Incarcerated Parents and Their Children Essay

Incarcerated Parents and Their Children Essay

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The challenges of children who grow up with parents whom were incarcerated at some point in their childhood can have a major effect on their life. The incarceration of parents can at times begin to affect the child even at birth. Now with prison nurseries the impregnated mother can keep her baby during her time in jail. With the loss of their parent the child can begin to develop behavioral problems with being obedient, temper tantrums, and the loss of simple social skills. Never learning to live in a society they are deprived of a normal social life. “The enormous increase incarceration led to a parallel, but far less documented, increase in the proportion of children who grew up with a parent incarcerated during their childhood” (Johnson 2007). This means the consequences of the children of the incarcerated parents receive no attention from the media, or academic research. The academic research done in this paper is to strengthen the research already worked by many other people. The impact of the parent’s incarceration on these children can at times be both positive and negative. The incarceration of a parent can be the upshot to the change of child’s everyday life, behavioral problems, and depriving them a normal social life.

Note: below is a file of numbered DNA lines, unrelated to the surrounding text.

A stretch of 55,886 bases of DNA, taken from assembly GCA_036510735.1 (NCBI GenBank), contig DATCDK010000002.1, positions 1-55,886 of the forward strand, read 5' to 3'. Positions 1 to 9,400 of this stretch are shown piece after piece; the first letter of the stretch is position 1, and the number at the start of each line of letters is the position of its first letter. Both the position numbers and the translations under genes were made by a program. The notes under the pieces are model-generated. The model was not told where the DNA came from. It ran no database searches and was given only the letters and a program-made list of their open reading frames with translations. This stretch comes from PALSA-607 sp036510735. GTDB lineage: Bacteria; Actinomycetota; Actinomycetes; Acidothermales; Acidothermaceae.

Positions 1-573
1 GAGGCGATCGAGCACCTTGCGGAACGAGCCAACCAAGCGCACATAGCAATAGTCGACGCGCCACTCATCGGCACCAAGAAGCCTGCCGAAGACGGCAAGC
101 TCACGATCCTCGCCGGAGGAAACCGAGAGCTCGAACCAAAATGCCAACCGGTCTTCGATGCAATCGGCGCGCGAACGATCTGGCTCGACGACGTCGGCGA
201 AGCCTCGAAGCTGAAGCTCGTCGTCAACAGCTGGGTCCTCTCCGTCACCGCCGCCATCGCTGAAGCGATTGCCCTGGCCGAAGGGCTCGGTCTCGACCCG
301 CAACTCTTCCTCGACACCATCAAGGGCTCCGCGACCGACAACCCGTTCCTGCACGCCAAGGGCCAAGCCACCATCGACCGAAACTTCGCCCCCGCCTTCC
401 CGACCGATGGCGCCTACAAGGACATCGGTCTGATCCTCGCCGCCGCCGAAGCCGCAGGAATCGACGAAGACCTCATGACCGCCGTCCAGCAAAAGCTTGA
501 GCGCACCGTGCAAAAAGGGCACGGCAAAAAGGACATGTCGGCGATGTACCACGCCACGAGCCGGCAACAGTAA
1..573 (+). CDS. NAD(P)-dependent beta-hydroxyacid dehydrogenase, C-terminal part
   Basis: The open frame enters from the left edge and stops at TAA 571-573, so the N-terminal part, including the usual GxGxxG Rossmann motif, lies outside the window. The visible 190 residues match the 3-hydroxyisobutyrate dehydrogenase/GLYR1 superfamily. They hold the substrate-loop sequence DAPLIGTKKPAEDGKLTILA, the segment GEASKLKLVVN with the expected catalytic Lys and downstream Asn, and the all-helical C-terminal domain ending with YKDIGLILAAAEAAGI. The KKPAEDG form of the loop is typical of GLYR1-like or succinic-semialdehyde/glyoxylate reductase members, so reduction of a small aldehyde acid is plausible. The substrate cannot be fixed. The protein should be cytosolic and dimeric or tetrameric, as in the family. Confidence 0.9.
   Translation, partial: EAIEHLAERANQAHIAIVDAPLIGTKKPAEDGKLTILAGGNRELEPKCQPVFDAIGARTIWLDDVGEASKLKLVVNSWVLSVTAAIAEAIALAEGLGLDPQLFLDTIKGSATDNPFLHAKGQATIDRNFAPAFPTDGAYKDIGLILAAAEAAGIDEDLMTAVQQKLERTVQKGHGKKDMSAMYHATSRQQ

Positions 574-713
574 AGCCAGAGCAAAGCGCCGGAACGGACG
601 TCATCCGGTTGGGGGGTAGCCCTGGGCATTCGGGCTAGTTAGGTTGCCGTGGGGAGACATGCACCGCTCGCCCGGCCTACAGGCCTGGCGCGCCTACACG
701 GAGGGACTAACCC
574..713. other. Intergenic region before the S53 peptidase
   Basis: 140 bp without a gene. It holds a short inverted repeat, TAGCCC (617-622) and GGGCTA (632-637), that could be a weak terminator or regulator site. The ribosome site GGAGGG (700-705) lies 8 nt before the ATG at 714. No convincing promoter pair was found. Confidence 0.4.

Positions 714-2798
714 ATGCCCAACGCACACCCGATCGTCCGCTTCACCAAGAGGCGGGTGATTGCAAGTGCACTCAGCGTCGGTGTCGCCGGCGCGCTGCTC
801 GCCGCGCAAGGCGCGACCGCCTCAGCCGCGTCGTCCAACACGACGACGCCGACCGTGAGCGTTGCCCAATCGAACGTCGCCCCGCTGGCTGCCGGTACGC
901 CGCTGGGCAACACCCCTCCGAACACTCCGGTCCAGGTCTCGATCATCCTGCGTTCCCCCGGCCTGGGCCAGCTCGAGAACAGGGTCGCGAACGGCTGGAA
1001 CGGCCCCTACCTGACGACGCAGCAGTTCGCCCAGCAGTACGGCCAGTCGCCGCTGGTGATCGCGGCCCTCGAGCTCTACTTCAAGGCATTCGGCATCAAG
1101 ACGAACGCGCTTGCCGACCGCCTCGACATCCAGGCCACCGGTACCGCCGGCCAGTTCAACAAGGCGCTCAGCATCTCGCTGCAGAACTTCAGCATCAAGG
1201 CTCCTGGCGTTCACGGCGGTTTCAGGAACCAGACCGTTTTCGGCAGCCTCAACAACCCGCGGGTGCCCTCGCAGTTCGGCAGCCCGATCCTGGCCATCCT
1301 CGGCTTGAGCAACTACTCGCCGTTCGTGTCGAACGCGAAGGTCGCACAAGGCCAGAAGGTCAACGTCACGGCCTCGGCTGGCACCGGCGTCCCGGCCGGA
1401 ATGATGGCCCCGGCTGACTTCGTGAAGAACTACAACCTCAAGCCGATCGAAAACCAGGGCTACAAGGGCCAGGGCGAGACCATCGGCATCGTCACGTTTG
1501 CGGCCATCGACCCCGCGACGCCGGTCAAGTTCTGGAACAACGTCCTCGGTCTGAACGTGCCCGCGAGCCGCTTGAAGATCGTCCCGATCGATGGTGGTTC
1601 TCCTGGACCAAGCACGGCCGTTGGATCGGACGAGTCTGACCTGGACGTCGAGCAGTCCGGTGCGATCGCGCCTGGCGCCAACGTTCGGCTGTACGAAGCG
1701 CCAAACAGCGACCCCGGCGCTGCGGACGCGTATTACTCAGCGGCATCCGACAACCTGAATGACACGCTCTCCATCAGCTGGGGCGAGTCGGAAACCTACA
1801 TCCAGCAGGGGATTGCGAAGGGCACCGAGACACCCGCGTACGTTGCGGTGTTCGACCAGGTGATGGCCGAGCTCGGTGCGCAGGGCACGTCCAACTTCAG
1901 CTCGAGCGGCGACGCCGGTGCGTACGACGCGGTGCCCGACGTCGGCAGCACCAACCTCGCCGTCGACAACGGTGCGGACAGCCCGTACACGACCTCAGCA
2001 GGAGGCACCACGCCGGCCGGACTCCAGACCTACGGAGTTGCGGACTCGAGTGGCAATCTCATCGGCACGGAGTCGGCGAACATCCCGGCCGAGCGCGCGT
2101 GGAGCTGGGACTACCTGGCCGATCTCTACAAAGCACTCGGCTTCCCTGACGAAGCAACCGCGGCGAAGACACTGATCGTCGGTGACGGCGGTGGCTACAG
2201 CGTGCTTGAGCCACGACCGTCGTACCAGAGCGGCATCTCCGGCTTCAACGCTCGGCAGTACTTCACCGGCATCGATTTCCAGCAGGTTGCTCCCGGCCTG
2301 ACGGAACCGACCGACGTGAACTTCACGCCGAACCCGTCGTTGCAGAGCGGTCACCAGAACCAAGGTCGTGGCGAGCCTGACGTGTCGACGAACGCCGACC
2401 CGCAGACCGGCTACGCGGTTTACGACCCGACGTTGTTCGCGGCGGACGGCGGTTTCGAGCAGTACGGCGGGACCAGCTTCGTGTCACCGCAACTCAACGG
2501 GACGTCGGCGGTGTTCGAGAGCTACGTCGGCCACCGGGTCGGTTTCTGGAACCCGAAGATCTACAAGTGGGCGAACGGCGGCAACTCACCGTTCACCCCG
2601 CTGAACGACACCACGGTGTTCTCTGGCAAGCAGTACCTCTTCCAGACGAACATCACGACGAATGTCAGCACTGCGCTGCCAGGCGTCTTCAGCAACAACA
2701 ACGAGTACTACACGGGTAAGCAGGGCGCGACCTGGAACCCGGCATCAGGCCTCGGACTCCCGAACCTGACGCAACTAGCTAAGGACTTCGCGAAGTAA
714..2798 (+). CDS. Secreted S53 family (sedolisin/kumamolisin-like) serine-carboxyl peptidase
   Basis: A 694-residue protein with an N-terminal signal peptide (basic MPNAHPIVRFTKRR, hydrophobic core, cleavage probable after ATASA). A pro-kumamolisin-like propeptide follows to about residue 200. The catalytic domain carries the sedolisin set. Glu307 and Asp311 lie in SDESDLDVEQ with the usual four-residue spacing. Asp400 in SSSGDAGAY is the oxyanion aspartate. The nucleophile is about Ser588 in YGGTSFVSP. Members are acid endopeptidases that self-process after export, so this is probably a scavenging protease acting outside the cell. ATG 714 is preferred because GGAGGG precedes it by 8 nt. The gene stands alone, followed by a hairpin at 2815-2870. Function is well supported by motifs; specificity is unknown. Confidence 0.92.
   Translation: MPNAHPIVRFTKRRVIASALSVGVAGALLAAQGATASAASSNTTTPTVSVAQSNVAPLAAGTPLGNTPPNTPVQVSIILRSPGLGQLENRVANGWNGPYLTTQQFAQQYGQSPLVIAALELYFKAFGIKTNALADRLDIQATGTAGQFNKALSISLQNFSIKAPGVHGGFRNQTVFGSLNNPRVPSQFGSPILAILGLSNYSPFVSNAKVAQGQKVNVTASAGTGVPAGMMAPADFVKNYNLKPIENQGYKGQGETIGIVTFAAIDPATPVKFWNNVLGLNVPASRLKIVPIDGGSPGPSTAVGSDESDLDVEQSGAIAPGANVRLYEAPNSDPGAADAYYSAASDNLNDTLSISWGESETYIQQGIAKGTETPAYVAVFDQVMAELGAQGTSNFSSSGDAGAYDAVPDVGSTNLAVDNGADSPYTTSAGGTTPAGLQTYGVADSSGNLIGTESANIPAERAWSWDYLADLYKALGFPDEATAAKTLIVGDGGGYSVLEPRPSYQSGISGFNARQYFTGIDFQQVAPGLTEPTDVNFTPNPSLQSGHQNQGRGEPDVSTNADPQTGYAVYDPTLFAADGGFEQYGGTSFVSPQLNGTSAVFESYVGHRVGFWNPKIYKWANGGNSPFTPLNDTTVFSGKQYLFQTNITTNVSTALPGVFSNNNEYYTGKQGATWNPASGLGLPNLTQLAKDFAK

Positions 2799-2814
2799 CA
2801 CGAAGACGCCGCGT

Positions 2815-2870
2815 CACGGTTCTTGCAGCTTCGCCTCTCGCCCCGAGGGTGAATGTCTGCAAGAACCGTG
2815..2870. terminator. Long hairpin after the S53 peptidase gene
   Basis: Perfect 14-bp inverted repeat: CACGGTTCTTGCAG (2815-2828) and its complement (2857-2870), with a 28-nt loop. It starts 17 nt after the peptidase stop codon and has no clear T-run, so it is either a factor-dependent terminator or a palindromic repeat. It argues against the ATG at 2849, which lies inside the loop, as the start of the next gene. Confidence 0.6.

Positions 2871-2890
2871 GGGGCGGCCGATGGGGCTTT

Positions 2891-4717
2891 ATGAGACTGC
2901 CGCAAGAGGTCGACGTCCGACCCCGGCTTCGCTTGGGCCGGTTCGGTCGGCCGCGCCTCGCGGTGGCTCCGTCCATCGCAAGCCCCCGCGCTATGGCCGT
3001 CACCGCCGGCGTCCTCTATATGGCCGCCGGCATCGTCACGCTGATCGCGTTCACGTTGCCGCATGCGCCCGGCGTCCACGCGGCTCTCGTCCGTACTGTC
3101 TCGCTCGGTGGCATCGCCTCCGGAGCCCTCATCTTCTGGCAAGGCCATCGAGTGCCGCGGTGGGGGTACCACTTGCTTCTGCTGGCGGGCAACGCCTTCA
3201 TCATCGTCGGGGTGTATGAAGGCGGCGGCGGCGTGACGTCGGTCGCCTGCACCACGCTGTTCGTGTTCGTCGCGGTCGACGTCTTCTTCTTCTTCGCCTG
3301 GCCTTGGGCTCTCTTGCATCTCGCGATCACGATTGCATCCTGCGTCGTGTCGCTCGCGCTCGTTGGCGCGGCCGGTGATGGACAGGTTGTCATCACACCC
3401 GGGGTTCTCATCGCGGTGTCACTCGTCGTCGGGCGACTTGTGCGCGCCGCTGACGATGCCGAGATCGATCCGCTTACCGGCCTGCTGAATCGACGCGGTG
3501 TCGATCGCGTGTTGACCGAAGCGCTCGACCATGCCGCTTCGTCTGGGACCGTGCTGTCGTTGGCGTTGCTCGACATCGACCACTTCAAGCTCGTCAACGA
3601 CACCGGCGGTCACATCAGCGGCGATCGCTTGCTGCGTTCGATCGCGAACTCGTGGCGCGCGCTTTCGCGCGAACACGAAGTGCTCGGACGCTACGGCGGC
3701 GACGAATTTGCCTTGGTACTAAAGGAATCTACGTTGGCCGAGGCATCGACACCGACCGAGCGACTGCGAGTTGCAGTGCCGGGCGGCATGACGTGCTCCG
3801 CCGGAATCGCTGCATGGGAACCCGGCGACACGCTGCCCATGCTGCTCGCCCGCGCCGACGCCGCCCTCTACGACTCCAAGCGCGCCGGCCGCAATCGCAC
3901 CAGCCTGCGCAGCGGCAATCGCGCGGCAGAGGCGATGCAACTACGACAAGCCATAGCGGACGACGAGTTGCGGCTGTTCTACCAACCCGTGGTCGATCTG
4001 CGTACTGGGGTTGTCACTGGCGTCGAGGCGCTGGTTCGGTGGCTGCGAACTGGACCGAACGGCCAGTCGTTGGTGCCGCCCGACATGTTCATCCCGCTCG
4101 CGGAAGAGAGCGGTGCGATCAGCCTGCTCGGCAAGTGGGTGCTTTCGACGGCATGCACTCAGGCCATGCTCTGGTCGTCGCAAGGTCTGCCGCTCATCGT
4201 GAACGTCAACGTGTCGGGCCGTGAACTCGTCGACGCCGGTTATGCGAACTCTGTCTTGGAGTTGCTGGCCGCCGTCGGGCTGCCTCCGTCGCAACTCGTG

There have been many questions raised if the nurseries programs were fair but “the number of women incarcerated in state prisons in the United States (US) has dramatically increased in the past 20 years, and 70% of these women are the mothers of minor children, as of the last Bureau of Justice estimates” (Mumola, 2000). “Allowing women to parent their children within correctional facilities in the US may be “one of the most controversial debates surrounding the imprisonment of women” (Bel...


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...e, May 2009. Web. .

Mumola, Christopher J. 2000. Incarcerated Parents and Their Children. Bureau of Justice
Statistics Special Report, NCJ 182335. Washington, DC: Bureau of Justice Statistics

Phillips, Susan D., Alaattin Erkanli, Gordon P. Keeler, E. Jane Costello, and Adrian Angold.
2006. “Disentangling the Risks: Parent Criminal Justice Involvement and Children’s Exposure to Family Risks.” Criminology and Public Policy 5(4).

Sroufe LA, Egeland B, Carlson EA, Collins WA. The development of the person: The Minnesota
study of risk and adaptation from birth to adulthood. New York: The Guilford Press; 2005.

Tolan, Patrick H., Deborah Gorman-Smith, and Rolf Leober. "Developmental Timing of Onsets
of Disruptive." Journal of Child and Family Studies 9.2 (2000): 203-20. Print.

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